Fight fire with fire – Internet technology is the problem and Internet technology is the obvious solution.
Great lawyers bake technology into every step of their practice from business development, to practice management, through prep and presentation at trial. If technology can make your team more efficient in all the areas that are interfering with your ability to ” just practice law,” why not use it as much as possible?
If your firm is still treating technology like a highly specialized service, using it rarely and paying other professionals to run it for you (think x-ray machine for doctors), you are no rockstar.
5. They are fearless.
Litigation is adversarial. The side who flinches first, often loses. Firms confident in their technology backbone are much less likely to flinch at massive productions, protracted timelines, or extended settlement negotiations.
Technology rockstar firms have a range of approaches, appropriate to the scope of every matter. The confidence of knowing they can handle the full spectrum of potential gambits lets them take the harder line in settlement negotiations, gives them more credibility with a judge, and makes them unafraid of going to trial.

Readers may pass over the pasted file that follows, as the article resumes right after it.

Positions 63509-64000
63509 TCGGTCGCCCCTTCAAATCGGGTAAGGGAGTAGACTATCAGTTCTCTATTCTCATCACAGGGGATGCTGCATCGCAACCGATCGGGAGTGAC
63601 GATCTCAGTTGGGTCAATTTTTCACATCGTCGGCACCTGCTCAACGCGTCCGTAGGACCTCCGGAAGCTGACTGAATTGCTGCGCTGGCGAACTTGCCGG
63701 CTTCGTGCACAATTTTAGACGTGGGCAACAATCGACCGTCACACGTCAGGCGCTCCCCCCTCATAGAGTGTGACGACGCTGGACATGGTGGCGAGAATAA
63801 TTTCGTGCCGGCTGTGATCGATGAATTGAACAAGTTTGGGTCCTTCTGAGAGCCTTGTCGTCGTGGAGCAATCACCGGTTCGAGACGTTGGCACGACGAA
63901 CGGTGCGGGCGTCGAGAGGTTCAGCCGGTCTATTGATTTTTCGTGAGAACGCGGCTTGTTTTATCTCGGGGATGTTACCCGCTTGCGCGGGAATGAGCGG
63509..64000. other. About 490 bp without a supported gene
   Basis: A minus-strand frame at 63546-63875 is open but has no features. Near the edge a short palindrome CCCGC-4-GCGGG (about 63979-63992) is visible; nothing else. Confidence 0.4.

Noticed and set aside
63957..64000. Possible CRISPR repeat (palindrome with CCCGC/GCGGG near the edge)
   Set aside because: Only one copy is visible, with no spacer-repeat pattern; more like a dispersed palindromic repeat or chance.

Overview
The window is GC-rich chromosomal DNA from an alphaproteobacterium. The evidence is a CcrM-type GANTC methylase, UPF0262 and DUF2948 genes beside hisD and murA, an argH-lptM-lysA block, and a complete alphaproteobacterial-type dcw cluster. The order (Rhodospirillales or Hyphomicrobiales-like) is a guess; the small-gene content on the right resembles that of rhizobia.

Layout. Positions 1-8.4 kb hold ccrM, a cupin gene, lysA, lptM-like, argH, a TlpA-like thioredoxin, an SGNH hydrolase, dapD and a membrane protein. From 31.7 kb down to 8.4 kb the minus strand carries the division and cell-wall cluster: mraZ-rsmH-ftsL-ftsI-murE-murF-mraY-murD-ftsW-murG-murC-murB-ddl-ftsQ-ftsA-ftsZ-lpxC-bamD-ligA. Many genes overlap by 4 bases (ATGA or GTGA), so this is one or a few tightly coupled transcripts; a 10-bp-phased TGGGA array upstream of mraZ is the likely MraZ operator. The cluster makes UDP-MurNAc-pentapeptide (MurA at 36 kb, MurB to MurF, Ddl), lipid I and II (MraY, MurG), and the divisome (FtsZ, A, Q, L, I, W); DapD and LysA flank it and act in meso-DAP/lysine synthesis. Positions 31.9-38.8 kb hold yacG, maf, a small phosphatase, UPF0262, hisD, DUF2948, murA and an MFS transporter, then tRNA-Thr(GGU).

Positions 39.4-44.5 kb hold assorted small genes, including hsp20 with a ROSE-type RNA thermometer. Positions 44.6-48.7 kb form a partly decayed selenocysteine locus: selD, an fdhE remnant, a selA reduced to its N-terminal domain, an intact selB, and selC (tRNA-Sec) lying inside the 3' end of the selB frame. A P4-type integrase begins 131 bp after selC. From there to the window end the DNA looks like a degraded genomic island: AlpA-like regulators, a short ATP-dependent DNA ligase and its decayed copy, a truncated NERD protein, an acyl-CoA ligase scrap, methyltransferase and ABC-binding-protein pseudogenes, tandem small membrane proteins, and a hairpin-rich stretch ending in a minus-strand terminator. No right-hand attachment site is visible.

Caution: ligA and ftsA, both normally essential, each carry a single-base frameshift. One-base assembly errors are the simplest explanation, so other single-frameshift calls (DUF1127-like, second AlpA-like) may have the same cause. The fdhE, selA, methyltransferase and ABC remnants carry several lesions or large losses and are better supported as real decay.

Some may mention the issue of “asymmetrical litigation,” a David v. Goliath situation where technology costs are an impediment to aggressively litigating a matter for the Davids of the world. I would suggest that today’s modern litigation technology (and especially those harnessing the power of cloud computing) is the very thing that is neutralizing any disparity between sides in this type of scenario.
6. They leverage technology to win clients.
Most firms would like to win business on the merits of their legal counsel alone, but that just isn’t reality anymore.
Firms winning lots of business these days are those who know how to solve business problems for their clients. They convince clients that not only can they handle the legal issues in the case with aplomb, but they can efficiently manage the whole ball of wax and the enchilada as well.
That includes skillfully deploying technology surrounding data management. Any litigation today involves electronic data, generally large volumes of it. Collection of data, forensic analysis of data, filtering of data, processing of data, review of data, production of data, and on and on.
Power firms use technology to fade the complex, electronic data “noise” into the background – leaving their strategic legal skill in the fore.
7. They drive their support staff to be more efficient.
Change happens in a law firm when a partner makes it happen. With a leader at the top who ensures everyone is operating at peak performance, a firm dramatically improves its bottom line. Just as these leading firms use technology everywhere (see #4), they also realize technology evolves rapidly.
Great leaders understand the favorable impact to their practice, and push their support staff to find more effective solutions to old problems with the latest technologies.
Which of these traits is your firm demonstrating – and which can it improve upon?